This is a guest blog post. It's authored by special guest blogger Paula Dugger, who is an educational consultant with a rich-literacy background that includes serving as a Reading Recovery Teacher/Teacher Leader, first grade teacher, Title I and high school reading teacher, as well as a Reading Coordinator. Hameray is thrilled to be able to share with you Paula's classroom-tested ideas and experience in helping young learners achieve their early literacy goals.
As a Reading Recovery teacher, I was always amazed at the interest by regular classroom teachers concerning the cut-up sentence activity seen in a Reading Recovery lesson. Whenever an opportunity permitted, classroom teachers would be invited to observe their Reading Recovery student(s) during a lesson. After each lesson, I would ask the teachers if they noticed any behaviors the student was exhibiting in the lesson but not in their classroom. I would also ask if there was anything in the lesson they would like more information on or like to incorporate within their class or small groups.
Almost without exception, the cut-up sentence was always brought up. The sequencing of words to create a meaningful thought along with searching for visual information is powerful for such a simple activity. I also used the cut-up to work on phrasing and fluency. Many teachers found this to be a great way to explicitly teach phrasing and fluent reading.So how does this activity work?
During the writing portion of the Reading Recovery lesson, the child is asked to compose a story (one or two sentences). The teacher will assist the child as needed.
The teacher then writes the sentence on a piece of tag board while child watches.
Next, the teacher would cut the sentence up(usually word by word) while the child watches.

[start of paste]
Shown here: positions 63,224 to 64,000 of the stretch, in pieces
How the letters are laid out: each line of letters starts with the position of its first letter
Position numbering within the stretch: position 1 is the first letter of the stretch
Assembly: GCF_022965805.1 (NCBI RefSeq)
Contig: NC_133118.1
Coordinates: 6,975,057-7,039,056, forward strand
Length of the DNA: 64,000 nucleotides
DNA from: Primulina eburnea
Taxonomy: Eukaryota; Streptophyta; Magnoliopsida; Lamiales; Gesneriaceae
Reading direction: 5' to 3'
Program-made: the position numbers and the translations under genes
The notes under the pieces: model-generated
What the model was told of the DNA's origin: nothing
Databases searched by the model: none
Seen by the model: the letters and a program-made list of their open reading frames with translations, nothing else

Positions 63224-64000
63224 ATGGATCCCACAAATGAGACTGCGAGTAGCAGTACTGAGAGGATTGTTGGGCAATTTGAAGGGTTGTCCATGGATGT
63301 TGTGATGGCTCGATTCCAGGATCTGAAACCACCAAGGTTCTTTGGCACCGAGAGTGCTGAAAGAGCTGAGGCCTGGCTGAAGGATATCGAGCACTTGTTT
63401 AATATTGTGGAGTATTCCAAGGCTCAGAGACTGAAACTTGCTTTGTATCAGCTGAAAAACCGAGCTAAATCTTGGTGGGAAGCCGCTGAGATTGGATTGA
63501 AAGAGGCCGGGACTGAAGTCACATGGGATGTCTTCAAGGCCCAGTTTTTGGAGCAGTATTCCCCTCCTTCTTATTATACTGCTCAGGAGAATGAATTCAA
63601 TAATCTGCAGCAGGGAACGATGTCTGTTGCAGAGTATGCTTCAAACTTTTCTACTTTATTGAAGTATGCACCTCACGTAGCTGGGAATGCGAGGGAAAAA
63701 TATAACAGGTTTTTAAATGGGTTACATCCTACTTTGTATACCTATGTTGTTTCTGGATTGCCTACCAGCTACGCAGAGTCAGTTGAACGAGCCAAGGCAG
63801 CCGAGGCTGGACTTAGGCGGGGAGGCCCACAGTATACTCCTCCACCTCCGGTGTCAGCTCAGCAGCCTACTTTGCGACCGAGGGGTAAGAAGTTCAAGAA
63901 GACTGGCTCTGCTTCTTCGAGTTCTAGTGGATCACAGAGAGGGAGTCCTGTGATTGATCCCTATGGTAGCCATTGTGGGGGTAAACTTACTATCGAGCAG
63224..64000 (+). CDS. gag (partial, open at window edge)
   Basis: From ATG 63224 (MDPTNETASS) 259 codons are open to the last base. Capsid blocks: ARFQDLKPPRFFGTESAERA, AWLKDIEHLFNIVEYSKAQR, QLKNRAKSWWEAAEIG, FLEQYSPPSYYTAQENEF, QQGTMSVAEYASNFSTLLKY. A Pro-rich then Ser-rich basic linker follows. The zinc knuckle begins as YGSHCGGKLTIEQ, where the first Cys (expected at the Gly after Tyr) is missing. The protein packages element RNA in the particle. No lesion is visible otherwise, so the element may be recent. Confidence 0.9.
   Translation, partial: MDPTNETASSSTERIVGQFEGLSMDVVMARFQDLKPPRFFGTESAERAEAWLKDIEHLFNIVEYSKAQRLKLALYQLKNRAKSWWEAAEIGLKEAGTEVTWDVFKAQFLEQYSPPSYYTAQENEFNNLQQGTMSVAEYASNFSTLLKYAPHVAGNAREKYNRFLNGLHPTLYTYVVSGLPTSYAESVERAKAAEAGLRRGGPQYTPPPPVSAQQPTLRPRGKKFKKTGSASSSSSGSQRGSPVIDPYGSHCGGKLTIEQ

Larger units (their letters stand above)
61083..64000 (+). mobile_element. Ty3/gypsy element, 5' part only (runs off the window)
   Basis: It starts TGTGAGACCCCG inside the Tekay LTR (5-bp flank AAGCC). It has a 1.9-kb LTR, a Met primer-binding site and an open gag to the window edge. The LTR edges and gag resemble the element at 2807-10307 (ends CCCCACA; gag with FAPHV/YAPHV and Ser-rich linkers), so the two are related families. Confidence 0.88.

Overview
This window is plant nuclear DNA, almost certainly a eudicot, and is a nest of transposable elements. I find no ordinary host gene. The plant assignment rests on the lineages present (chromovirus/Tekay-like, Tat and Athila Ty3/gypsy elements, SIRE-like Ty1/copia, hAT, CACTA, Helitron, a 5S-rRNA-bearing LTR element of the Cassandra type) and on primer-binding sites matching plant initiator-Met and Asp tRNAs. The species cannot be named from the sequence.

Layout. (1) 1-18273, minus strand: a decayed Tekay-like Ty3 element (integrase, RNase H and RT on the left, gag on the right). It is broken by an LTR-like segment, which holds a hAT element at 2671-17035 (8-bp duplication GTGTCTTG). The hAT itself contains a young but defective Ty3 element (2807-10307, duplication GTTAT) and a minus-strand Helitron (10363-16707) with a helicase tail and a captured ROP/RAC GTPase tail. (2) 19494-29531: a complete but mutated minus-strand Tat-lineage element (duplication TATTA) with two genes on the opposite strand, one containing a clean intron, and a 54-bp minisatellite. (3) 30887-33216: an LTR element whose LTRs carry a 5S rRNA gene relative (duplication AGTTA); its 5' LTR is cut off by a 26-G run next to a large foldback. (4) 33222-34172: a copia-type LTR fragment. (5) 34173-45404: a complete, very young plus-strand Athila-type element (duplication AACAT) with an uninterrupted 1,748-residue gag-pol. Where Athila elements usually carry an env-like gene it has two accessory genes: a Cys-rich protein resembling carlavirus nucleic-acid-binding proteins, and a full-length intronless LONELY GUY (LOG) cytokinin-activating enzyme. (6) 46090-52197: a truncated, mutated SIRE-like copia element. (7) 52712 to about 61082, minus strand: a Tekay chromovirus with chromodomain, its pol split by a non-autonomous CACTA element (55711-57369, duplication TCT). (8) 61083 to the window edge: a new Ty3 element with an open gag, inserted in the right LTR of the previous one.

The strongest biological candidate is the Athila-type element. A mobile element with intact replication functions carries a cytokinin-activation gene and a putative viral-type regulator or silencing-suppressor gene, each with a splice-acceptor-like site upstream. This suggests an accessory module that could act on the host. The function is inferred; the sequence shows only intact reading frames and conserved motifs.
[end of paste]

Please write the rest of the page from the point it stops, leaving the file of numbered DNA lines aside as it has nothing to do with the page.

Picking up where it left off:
After the teacher scrambles the words, the child re assembles the sentence.
The sentence is then placed in an envelope with the sentence written (by the teacher) on the outside.
The student can then take the sentence home to reassemble the sentence for practice and to rewrite in order to accumulate more words into their writing vocabulary. The envelope with the sentence written on the outside serves as a way for the child or parent to check after the sentence has been reassembled.
The cut-up sentence allows the teacher an opportunity to teach and the child to practice:
- one-to-one correspondence between the printed and spoken word
- thinking about the sounds in words
- sequencing words using structure so that they make a meaningful sentence
- searching and checking for information by rereading
- using capitalization, punctuation, and spacing
- phrasing and fluent reading
- physically manipulating words
As the child moves up into more complex reading levels, the sentences will also become more complex. The teacher can also prompt the student to reassemble the sentence into phrases to explicitly teach how to read phrased and fluently.
In a small group setting the teacher and students can compose a sentence together. Instead of sending the sentence home, the sentences be saved in a place for the group to use over and over by the students.
It is important that the teacher carefully models the assignment and guides the student. Once the child has demonstrated an understanding of the task, putting the sentence back together can easily be an independent activity in the classroom as well as a shared activity with parents at home.
Paula Dugger has a B.S., M.Ed., and Reading Specialist Certification from The University of Texas at Austin and Reading Recovery training through Texas Woman’s University. Paula does educational consulting and training through Dugger Educational Consulting, LLC and can be contacted at firstname.lastname@example.org
Paula and her husband Neil are parents to two wonderful daughters, Alicean and Ashley, two sons-in-law Kevin and Patrick, and grandparents Carter and Blake. She also raises registered Texas Longhorns on the weekends. The longhorn cattle are featured in her first book published by Hameray Publishing Group, titled Longhorns .